Sean Fitzpatrick (’02)Sean Fitzpatrick (’02)In his latest article for Catholic Exchange, Mr. Fitzpatrick, the headmaster of Gregory the Great Academy in Elmhurst, Pennsylvania, reminds readers that “God can and will bring about the good,” and “He will not let His Church perish in flame” — no matter what the travails of the moment. “Tragedies like the burning of Notre Dame offer Christians the chance and the grace to embrace the peace afforded by placing all things in the hands of God,” he remarks. “Just as one cannot have hope without hesitation, or fortitude without fear, there can be no trust without some degree of devastation and loss.”

Erik Bootsma (’01) Erik Bootsma (’01)Meanwhile, writing in Crisis, fellow Thomas Aquinas College graduate Erik Bootsma (’01), connects the tragic events of Paris to the Paschal Triduum. “It is perhaps just coincidence that the great Cathedral of Paris dedicated to Our Lady was engulfed in flame at the beginning of Holy Week, but I tend not to think so,” he reflects. “One simply cannot avoid the connection that the ‘death’ of the Cathedral of Notre Dame somehow echoes the death of Our Lord, which we commemorate this Holy Week on Good Friday.”

With Christ, however, death never gets the last word. A classically trained architect and the owner of Erik Bootsma Design, Mr. Bootsma cites examples of the rebuilding of other great churches to give hope that Notre Dame will one day reclaim its former glory. And just as the cathedral’s near-destruction points to Good Friday, its promised reconstruction hints at the glory of Easter. “On the third day after His death on the Cross, Jesus rose from the tomb into new life,” he writes. “The rebuilding of the cathedral would be not just a work of art, but a work of faith — just as it was for those who built it — symbolizing Christ himself, resurrected and glorified.”

As. Mr. Fitzpatrick concludes, “We look to the Resurrection, and we pray, to see the rise of Notre Dame from the ashes.”

 


* Photo credit: By Zachi Evenor based on File:North rose window of Notre-Dame de Paris, Aug 2010.jpg by Julie Anne Workman - Flickr,based on File:North rose window of Notre-Dame de Paris, Aug 2010.jpg, CC BY-SA 2.0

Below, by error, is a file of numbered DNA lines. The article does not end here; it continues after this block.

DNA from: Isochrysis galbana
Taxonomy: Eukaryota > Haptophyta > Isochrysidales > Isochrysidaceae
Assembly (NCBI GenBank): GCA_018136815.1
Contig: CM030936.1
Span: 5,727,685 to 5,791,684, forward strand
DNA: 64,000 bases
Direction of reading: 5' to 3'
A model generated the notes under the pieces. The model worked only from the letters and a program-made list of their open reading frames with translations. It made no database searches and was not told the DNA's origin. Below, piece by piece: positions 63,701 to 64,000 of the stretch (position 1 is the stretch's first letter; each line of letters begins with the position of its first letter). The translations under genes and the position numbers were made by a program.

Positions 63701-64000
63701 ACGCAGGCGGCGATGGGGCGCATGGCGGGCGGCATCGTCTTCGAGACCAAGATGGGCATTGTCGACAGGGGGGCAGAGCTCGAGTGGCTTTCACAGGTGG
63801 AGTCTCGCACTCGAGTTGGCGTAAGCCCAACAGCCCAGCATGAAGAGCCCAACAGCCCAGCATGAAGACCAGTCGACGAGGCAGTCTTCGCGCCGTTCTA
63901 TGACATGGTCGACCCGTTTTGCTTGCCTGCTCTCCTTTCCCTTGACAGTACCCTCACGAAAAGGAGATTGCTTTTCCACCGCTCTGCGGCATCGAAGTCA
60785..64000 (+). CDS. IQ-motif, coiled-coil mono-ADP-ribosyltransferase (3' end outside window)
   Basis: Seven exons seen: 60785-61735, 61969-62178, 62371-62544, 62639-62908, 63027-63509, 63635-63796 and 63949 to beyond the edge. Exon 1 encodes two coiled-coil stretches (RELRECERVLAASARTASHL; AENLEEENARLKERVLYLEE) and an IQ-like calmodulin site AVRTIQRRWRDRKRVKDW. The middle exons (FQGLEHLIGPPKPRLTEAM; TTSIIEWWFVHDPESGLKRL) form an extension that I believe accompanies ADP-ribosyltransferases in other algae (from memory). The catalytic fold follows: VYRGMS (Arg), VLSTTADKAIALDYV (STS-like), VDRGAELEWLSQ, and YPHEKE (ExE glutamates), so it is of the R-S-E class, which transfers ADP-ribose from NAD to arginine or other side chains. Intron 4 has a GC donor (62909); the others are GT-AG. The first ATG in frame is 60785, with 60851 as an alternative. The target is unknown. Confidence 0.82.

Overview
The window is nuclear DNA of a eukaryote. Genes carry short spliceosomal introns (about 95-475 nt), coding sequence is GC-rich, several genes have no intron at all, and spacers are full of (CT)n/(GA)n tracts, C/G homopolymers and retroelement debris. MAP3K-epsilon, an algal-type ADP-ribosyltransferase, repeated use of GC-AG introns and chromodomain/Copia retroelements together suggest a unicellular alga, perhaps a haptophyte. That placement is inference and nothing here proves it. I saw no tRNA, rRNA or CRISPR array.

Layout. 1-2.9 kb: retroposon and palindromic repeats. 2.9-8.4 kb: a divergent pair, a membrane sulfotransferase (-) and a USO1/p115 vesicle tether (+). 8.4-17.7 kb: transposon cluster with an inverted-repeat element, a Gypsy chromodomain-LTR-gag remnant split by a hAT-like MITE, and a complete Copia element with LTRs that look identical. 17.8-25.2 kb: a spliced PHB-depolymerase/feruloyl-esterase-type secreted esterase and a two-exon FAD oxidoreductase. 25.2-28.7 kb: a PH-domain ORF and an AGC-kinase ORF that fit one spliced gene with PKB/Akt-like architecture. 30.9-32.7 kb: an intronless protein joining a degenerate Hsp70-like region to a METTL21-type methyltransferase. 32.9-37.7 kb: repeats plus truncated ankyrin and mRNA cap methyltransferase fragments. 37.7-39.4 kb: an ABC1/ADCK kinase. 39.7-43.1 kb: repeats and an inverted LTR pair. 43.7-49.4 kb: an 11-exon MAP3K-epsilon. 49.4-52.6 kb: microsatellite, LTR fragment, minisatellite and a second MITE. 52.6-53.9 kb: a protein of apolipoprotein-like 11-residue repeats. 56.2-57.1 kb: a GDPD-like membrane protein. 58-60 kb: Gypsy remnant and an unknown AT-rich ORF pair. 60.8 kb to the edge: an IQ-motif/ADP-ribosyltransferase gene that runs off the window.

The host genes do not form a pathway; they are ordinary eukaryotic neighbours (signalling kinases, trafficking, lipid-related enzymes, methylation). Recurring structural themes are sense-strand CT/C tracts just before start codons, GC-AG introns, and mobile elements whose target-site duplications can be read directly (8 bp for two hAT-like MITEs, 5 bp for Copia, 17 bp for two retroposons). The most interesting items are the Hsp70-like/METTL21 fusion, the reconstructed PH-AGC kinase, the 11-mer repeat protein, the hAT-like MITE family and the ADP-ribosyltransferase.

David A. Shaneyfelt (’81) David A. Shaneyfelt (’81)Alumnus attorney David A. Shaneyfelt (’81) — recently featured on this blog for having been named, once again, a California “Super Lawyer” — has turned his attention to the most significant criminal proceeding in the history of jurisprudence: the trial of Jesus Christ.

In a series of free podcasts, Mr. Shaneyfelt investigates Our Lord’s trial, beginning with His arrest, and continuing all the way through the Crucifixion. Along the way, Mr. Shaneyfelt considers such questions as: What are the sources of evidence at Jesus’ trial? What happened in the Garden of Gethsemane? And what is the significance of the date of the Crucifixion vis-à-vis the Passover Feast?

The seven hour-long podcasts provide an excellent source of listening for Lent and Holy Week.

“A great deal of scholarship has gone into the relatively few words of the New Testament that describe the legal process employed to put to trial, convict, and execute, a Jewish rabbi, whose followers for 2,000 years since then have regarded as the Eternal Son of God, the Word made flesh to dwell, and to die, among us,” writes Mr. Shaneyfelt on his website, One Catholic Lawyer. “My goal in this podcast series is to introduce listeners to some of this scholarship, to unpack it, and to let listeners appreciate the difficulty — and reward — of parsing Biblical texts.”